• Ambiguous Attacks on Democracy in Europe and the Americas: What can intergovernmental organizations do?

      Pollack, Mark; Temple University. Honors Program (Temple University. Libraries, 2014)
      Past the time of traditional coups, today’s would-be dictators are seeking out more ambiguous ways to undercut democracy. These norm violations are often difficult to identify, and sometimes are conceived of as less threatening to outsiders. So, what can an intergovernmental organization do if its member states begin to violate common democratic norms in an ambiguous way? While some have claimed IGO action is determined by the violating state’s power or the pressure of third parties, few have explored the influence of an IGO’s structure and design on its decision to enforce norms. This paper explores some ambiguous measures being taken to undermine democracy, and seeks to disaggregate the complex process of IGO norm enforcement and subject the moving parts to initial scrutiny. In this paper, I assess the impact of five IGO characteristics on its decision to enforce democratic norms in member states: IGO composition or democratic density, democratic norm legalization, enforcement provisions, voting rules in the IGO’s intergovernmental branches, and delegation to the IGO’s supranational bodies. I develop six, independent hypotheses, relating one IGO characteristic to one aspect of the decision-making process. Using a pattern matching research design, I conduct a comparative case-study analysis of the Peruvian autogolpe facing the Organization of American States in 1992 and the Hungarian constitutional crisis challenging the European Union today to test each variable’s predicted effect.
    • Pigs in the Promised Land

      Ratzman, Elliot; Temple University. Honors Program (Temple University. Libraries, 2014)
    • How does land-use and climate change affect soil organic carbon stocks and processes in temperate grasslands?

      Toran, Laura (Temple University. Libraries, 2014)
      Climate and land use changes have significant consequences on the global carbon (C) cycle. Changes to the C cycle in soils of temperate grasslands are important to consider because they often comprise regions of human agriculture and they may significantly alter global C cycles for hundreds to thousands of years. Experiments in temperate grasslands around Western Europe, Northern China, and the United States have shown either slight increases in soil organic carbon (SOC) stocks or no net change over the 20th century, possibly due to increased CO2 stimulating plant growth, in turn offsetting increased SOC loss via soil respiration. There is little consensus in the scientific community over what causes these effects. Experiments testing hypothesis on some SOC factors, such as soil microbial communities, have yielded inconclusive or conflicting results. Uncertainties and lack of inclusion of certain SOC dynamics and experimental variables may explain why model simulations show widely varying predictions of future global and regional SOC stocks and dynamics.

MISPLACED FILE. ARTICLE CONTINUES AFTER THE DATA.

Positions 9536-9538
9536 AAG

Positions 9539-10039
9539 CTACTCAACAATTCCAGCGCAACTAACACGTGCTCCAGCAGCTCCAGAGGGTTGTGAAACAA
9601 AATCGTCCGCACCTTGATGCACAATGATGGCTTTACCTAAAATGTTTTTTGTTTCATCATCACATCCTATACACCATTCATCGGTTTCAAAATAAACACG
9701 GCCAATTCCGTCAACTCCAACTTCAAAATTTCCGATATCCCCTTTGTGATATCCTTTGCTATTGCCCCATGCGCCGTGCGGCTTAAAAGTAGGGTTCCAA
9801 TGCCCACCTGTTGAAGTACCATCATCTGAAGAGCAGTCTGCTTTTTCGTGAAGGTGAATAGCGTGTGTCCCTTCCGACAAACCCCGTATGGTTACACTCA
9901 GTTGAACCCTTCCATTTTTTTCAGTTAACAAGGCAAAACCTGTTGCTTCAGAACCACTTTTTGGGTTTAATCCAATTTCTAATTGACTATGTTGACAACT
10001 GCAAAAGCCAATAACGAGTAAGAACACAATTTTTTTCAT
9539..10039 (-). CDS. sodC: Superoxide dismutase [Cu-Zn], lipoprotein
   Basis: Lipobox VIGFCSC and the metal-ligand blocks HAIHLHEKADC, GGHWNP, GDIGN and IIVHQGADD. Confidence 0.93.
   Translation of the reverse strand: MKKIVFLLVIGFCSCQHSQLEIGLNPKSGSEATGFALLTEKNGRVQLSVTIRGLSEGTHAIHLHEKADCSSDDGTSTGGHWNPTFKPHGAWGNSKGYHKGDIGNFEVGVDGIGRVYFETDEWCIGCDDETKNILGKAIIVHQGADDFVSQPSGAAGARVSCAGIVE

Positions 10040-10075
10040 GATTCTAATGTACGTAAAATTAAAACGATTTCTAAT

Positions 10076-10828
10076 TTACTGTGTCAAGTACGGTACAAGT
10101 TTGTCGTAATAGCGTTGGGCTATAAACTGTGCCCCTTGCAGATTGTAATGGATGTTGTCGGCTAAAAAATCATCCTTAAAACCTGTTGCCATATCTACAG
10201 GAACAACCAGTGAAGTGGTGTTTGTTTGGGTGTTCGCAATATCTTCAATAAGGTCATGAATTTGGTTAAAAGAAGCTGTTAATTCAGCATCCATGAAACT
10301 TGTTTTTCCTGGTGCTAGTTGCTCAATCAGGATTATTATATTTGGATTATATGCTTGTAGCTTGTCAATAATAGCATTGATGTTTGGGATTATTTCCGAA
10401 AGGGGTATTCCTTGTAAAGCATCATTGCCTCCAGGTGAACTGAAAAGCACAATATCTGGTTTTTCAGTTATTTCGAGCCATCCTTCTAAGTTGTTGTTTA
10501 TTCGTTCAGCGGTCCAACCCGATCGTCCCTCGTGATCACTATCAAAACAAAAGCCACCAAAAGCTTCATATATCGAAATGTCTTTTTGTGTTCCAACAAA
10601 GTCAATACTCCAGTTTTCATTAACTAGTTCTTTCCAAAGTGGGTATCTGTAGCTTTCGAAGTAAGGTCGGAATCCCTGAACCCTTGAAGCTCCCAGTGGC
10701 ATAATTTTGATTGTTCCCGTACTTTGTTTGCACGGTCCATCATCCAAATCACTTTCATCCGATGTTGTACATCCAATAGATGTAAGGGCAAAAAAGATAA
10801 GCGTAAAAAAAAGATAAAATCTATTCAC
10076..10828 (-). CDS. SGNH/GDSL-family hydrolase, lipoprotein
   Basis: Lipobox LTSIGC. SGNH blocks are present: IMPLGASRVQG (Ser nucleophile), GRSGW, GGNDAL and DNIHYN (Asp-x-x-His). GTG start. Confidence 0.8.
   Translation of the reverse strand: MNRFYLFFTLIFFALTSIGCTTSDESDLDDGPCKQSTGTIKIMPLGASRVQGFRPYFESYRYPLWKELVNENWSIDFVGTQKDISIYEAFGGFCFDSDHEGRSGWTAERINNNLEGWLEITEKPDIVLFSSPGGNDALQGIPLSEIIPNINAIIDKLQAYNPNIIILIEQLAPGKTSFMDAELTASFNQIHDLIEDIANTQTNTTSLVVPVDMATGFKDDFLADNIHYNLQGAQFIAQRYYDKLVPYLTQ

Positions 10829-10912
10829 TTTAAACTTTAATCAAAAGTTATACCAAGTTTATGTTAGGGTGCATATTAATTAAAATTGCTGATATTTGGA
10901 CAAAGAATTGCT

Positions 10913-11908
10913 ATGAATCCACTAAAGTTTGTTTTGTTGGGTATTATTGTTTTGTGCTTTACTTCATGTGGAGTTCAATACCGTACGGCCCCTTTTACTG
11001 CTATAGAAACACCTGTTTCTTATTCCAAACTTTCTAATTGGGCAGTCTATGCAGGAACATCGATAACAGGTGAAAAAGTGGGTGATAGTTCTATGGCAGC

• 'Men of instinct, impetuousness, and action': chivalry and the Anglo-Norman invasion of Ireland

      Glasson, Travis; Temple University. Honors Program (Temple University. Libraries, 2015)
    • Exploring the food hub network of Philadelphia

      Howe, Deborah A.; Temple University. Diamond Research Scholars (Temple University. Libraries, 2015)
    • Explaining variations in treaty entry into force thresholds

      Bush, Sarah S. (Temple University. Libraries, 2015)
      It is widely known that treaties have different stipulations on when they come into force. Unfortunately, current research on treaty design has offered no substantial explanation on why treaties have different entry into force (EIF) thresholds. I argue that variations in EIF thresholds are the result of the issue area of the treaty. Specifically, issue areas that face greater potential for collective action problems have the highest EIF threshold as a result of the rational design choice of states to protect themselves from free riders and strengthen the effectiveness of the treaty. I test my argument using original data from coding treaty EIF thresholds along four issue areas and on the EIF negotiations for the 1996 Comprehensive Test Ban Treaty.
    • Rethinking conservation goals for North America's gray wolves

      Toran, Laura (Temple University. Libraries, 2015)
      Gray wolves (Canis lupis) were extirpated from the continental United States in the early 1900’s. During the 1970’s wolves began dispersing into Montana and they were immediately placed under the protection of the Endangered Species Act. Reintroduction areas were established for the wolves in the Northern Rocky Mountains, West of the Great Lakes, and in the Southwest. Between 2008 and 2013 wolf populations across the country we systematically removed from the Endangered Species Act, now only the Southwestern Mexican gray wolf remains protected. The threshold which determined the removal, or delisting, of gray wolves from the act was arbitrarily contrived. When determining the protection status of these wolves ecological services and issues with long term persistence should be considered. Gray wolf introduction promotes tree growth and recruitment providing an essential role as a buffer against climate change. Wolves are also at risk after they were delisted both from interactions with humans and genetic isolation. New areas for reintroduction were suggested for the still protected Mexican gray wolf in suitable areas of the southwest where connected metapopulations could be established. Grey wolves were once found nationwide, therefore the goal of gray wolf conservation should be to promote a large range for wolves which extends across the nations. This could restore the historic gene flow dynamics which gray wolves had in the U.S and provide extensive biological carbon sequestration.